Winston-Salem Centennial

May marks the centennial of the legal joining of the towns of Salem and Winston in 1913. Our congregation was just a year old, Sunnyside still a bustling new suburb with Model T Fords chugging around the streets and the trolley car that ran up South Main Street was run by the Fries Manufacturing and Electric Company.

By this time, of course, “Salem” was the old town and “Winston” was the bubbling, exciting, center of business. So there is some justification in people talking about the joining of “Winston” and “Salem,” though I am sort of honor-bound to remind them that it was really the other way around, since Salem came first! Also, being a card-carrying member of the Language Police, I get a dour look whenever anyone discusses our minor league ball team, since the symbol joining the names is a hyphen, not a “dash.” And yes, there is a difference! Ask any English teacher or typesetter!

There will be a special Lovefeast celebrating the unification of the two towns into the city we know today on Mother’s Day, May 12, at 4:00 pm in May Dell the amphitheatre behind the Salem College Fine Arts Center. Special thanks to the Rt. Rev Graham Rights, who served on the planning committee, and David Shaffner and Robin Goslen, Head dieners of Home Moravian Church, for their organization of the serving of the lovefeast.

There are those who have complained to me that Moravians were not more acknowledged, or had more leadership in the planning of this centennial celebration. But just as my reminding folks that “Salem was first!” is kind of futile, this is a sort of complaint is a vain exercise on its own. As long as we “Followers of the Lamb” allow others to tell our story for us, we will be relegated to the past as a quaint footnote. Old Salem guides (unintentionally, I am sure) often leave visitors with the impression that Moravians have all died out, or that we still wear old-fashioned clothes like the Amish. Even our affiliated organizations seem as if they pay us an obligatory historical nod, but behave as if we are irrelevant today. The fact is, the City is not responsible for telling our story to outsiders, Old Salem is not responsible for telling our story to the world, Salem College and Salem Academy are not responsible for bearing the testimony of our faith to the young – WE are! We are responsible for our testimony – testimony that following the Lamb is a significant reality today, that living faithfully is something that we do now, that the community of faith is a living, viable, and significant part of life in the 21st century, not just an interesting historical footnote.

And, by the way – this sentence (and the last two) contained a real DASH. Winston-Salem is joined by a HYPHEN.

- Pastor John

Habemus Papum, and Quite a Pope at That!

Pope Francis Washes the Feet of Inmates at a Youth Detention Center in Rome. Image from Associated Press and Huffington Post.

Well, white smoke came out of the Vatican chimney, and the Roman Catholics have a new Pope — and an interesting one at that! Pope Francis I (formerly Archbishop Jorge Mario Bergoglio of Argentina) was elected on March 13th. He’s the first non-European Pope in centuries, he’s the first Jesuit Pope, and he has struck out on a new path by bringing his interest in simple living and advocacy for the poor into the Vatican. In his first days, he refused to wear the golden cross of his predecessors, preferring a simple iron cross, making his own phone calls, use public transportation instead of the “Popemobile,” and broke with tradition on Maundy Thursday by going to a prison and washing the feet of inmates. He chose the name of “Francis” to hold up the values of Saint Francis, who valued simplicity and service, honoring the poor, and respecting creation. Though there are those who criticize Archbishop Bergoglio for certain stances, we have to recognize how much of a transforming power he might be.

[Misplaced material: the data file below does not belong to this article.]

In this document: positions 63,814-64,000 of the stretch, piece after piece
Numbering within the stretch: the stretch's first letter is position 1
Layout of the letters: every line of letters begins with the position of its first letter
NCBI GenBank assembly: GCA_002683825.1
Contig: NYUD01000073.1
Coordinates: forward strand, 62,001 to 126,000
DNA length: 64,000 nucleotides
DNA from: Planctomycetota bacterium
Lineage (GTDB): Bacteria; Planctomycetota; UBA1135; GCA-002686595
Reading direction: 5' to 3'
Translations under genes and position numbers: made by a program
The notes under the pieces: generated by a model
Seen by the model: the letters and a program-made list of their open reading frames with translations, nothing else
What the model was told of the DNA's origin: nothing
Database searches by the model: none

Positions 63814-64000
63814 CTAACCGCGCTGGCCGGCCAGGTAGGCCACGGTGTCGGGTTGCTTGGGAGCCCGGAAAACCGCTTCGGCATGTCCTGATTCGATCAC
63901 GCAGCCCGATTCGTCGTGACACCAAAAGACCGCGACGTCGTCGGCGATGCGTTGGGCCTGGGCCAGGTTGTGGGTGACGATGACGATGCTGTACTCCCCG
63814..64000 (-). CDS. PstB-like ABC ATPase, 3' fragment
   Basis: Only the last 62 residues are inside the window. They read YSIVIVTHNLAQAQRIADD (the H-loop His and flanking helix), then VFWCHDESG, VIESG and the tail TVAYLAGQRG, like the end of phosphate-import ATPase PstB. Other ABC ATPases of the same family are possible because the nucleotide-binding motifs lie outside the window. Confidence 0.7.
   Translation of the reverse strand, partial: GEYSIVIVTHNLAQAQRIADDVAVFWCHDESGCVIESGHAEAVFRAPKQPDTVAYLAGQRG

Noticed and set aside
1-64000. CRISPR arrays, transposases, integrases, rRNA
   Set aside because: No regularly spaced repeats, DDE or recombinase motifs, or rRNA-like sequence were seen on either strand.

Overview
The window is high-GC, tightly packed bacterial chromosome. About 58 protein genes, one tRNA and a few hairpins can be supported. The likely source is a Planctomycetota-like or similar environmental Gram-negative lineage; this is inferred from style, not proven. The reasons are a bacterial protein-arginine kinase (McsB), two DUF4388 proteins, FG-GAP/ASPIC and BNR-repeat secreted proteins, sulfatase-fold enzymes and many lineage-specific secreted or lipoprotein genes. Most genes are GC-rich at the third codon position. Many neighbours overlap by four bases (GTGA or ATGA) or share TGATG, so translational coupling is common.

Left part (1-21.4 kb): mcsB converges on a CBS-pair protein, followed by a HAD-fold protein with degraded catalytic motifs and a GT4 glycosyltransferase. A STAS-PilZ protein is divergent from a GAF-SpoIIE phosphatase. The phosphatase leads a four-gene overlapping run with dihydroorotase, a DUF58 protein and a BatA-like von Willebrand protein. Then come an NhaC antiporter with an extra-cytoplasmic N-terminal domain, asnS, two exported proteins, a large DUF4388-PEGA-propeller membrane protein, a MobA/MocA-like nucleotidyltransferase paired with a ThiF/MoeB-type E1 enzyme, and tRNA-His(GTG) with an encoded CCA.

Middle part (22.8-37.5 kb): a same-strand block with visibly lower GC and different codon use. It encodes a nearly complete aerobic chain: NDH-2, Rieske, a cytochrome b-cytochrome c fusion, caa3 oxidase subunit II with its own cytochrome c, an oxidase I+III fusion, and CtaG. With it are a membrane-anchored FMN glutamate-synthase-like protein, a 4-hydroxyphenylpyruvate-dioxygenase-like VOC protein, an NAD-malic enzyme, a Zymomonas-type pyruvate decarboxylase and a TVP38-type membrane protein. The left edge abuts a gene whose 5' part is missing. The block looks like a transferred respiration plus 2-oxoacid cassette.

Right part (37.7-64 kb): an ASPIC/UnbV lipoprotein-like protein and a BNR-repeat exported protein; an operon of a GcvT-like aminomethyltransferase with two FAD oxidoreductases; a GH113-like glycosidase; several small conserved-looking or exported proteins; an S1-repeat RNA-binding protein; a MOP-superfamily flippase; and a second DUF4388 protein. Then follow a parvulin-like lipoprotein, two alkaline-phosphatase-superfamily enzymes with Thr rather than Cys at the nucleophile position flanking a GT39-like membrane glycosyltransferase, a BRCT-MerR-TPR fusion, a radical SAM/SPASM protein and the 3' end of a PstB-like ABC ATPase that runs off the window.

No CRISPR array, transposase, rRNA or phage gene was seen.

So what does all of this mean for Moravians? Nothing, directly. We abandoned the idea of a Pope over five hundred years ago, and even stepped away from having an earthly spiritual head in 1741 when we formally elected Jesus Christ as Chief Elder of the Moravian Church. But indirectly, it may have a lot to do with us, since many of the new Pope’s values – respect for the poor, the “last and the least,” valuing Creation, simplicity of life – are also Moravian values. And historically, the resignation of Benedict has a connection to our history: the last Pope to resign from office was Gregory XII, just a couple of days prior to the burning of Jan Hus in 1415. He had been elected specifically to serve as an interim Pope while the Western Schism, the fight between the Avignon Pope Benedict XIII and Antipope John XXIII, was resolved. The conflict of the three opposing Popes was resolved at the Council of Constance; the other business of the Council was the trail and execution of Jan Hus, whose followers later organized the Unitas Fratrum or Moravian Church. If you’re interested in this historic event, you can read more about it on my blog at The Last Pope Who Resigned.